10 Eighties Album Covers Miley Riffed On

01_MileyCyrus_Bangerz_resize

The release of Miley Cyrus’s new album, Bangerz, on Tuesday is the perfect opportunity to revisit the erstwhile Hannah Montana’s one legitimate artistic success of the past six weeks—and no, I’m not talking about her decision to go freebuffing on a wrecking ball. I’m talking about the cover art for Bangerz.

When Cyrus released the above cover image in August, its self-consciously crude design—palm trees, neon lights and block capitals against a cheap ombre background—immediately earned comparisons to Miami Vice. Her faux-badass stare reminded me of the cover for Michael Jackson’s Bad, which may have been intentional. She told Rolling Stone she hopes to emulate MJ’s follow-up to Thriller: “There are albums that people still are listening to, like Michael Jackson’s Bad, because it’s so fucking dope. I want people to listen to my album like that.”

All of which is to say, the Bangerz cover art is a celebration of the best and the worst of 1980s style. It’s my pleasure to present a photo gallery of Cyrus’s likely inspirations.

 

1. Michael Jackson’s Bad (1987). Fathering a child out of wedlock in “Billie Jean” wasn’t enough for MJ, so the King of Pop continued his campaign to throw off the infantilizing shackles of child stardom with Bad’s merry pageant of over-the-top badass-ness. Bangerz’s neon lights and Bad’s graffiti both imply a seedy sense of place, but gone are the days when a dance-off in a NYC subway station was the height of youthful rebellion.

02_Michael_Jackson_Bad_resize

 

2. Duran Duran’s Rio (1982). As Entertainment Weekly’s Nick Catucci has already pointed out, Bangerz owes a debt to artist Patrick Nagel’s cover design for Duran Duran’s Rio. Note the haircut, the painted lip and the inset photo.

03_DuranDuran_Rio_resize

 

3. Black plunge top, blond hair, sheer tights. Ladies and gentlemen, I give you Tina Turner, swanning on the cover of 1984’s Private Dancer.

04_TinaTurner_PrivateDancer_resize

 

4. and 5. A Whitney Houston two-hander. The inset photo, or photo-within-a-photo, is an embarrassing relic of 1980s cover art, and the jacket design for Whitney Houston’s 1985 debut album is one of the genre’s prime offenders. Note Miley’s appropriation of block capital letters, the ombre background and, above all, the evocative use of vegetation.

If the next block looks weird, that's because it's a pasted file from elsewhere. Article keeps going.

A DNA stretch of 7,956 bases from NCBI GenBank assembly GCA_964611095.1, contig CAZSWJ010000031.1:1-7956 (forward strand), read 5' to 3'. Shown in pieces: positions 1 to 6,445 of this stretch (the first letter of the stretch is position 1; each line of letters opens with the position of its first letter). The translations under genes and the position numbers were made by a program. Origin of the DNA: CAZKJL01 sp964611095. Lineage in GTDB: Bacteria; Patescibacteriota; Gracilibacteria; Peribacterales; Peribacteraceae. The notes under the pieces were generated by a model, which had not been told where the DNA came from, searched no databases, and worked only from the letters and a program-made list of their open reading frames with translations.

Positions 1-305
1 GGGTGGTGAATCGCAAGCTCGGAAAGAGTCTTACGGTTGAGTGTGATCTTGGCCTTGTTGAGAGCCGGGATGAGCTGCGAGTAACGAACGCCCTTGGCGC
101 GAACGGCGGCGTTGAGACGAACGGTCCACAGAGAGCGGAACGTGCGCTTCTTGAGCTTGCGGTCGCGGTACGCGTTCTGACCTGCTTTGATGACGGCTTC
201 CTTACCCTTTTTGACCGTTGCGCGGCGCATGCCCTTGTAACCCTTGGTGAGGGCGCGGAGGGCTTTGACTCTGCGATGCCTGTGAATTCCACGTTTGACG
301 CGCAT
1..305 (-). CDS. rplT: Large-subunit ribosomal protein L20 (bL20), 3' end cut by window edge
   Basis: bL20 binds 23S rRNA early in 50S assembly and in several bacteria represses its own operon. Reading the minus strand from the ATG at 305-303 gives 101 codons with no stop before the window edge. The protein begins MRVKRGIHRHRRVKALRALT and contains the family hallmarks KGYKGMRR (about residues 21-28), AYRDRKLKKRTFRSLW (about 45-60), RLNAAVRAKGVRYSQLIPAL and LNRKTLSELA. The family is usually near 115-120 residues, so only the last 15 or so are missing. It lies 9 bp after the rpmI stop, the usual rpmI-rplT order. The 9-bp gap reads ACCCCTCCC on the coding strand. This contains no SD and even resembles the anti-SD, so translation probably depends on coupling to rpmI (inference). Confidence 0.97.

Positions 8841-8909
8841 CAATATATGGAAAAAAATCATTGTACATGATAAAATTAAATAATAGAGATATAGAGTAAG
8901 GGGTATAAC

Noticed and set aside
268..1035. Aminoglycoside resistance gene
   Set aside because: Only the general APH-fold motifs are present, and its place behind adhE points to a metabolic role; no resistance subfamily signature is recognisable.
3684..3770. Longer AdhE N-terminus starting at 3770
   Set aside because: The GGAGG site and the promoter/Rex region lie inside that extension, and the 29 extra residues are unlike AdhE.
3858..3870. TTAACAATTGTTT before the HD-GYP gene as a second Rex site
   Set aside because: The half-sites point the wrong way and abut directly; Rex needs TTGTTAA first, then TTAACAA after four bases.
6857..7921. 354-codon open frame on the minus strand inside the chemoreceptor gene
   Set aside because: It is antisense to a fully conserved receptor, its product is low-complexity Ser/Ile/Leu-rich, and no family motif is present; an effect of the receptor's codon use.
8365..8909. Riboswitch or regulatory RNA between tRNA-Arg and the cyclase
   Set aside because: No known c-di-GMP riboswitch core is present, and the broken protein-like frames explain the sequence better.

05_WhitneyHouston_resize

 

Having learned no lessons, Houston returned in 1987 with Whitney, which sports yet another cover with a photo framed by an ombre background.

06_WhitneyHouston_Whitney_resize

It’s worth noting that on Bangerz, Miley is actually cut out of the inset photo. It’s a post-postmodern attempt to escape the bad taste that irony could not mitigate.

 

6. Prince’s Dirty Mind (1980). Jacket, undies and a come-hither stare. Is the Bangerz cover really about Cyrus doing a Prince impersonation on ecstasy? #MileyOnMolly

07_Prince_DirtyMind_resize

 

7. Debbie Gibson’s Electric Youth (1989). Miley took the neon and made it so…dirty.

08_DebbieGibson_ElectricYouth_resize

 

8. Pixies’ Surfer Rosa (1988). Cyrus claims she’s a big Pixies fan. Her Bangerz cover has a markedly strip-clubby feel, perhaps not unlike Surfer Rosa’s cover girl dressed as a flamenco dancer at a topless bar. But Cyrus decided to go bottomless instead.

08_Pixies_SurferRosa_resize

 

9. Culture Club’s Colour By Numbers (1983). You can’t out-Boy-George Boy George, who clashed colors and served face like nobody’s business. Maybe it’s the eyebrow shaping, or the close lighting, but Cyrus sure looks like the Culture Club frontman, albeit shorn of his braided locks.

09_CultureClub_ColourByNumbers_resize

 

10. Grace Jones’s Nightclubbing (1981). Because a list of appropriated 1980s icons would not be complete without Grace Jones. (See also Ms. Jones’s beef with Lady Gaga.) People, this is how you go with nothing but a blazer on.

10_GraceJones_Nightclubbing_resize

 

Photos courtesy of Everett

CONNECTS_MileyCyrus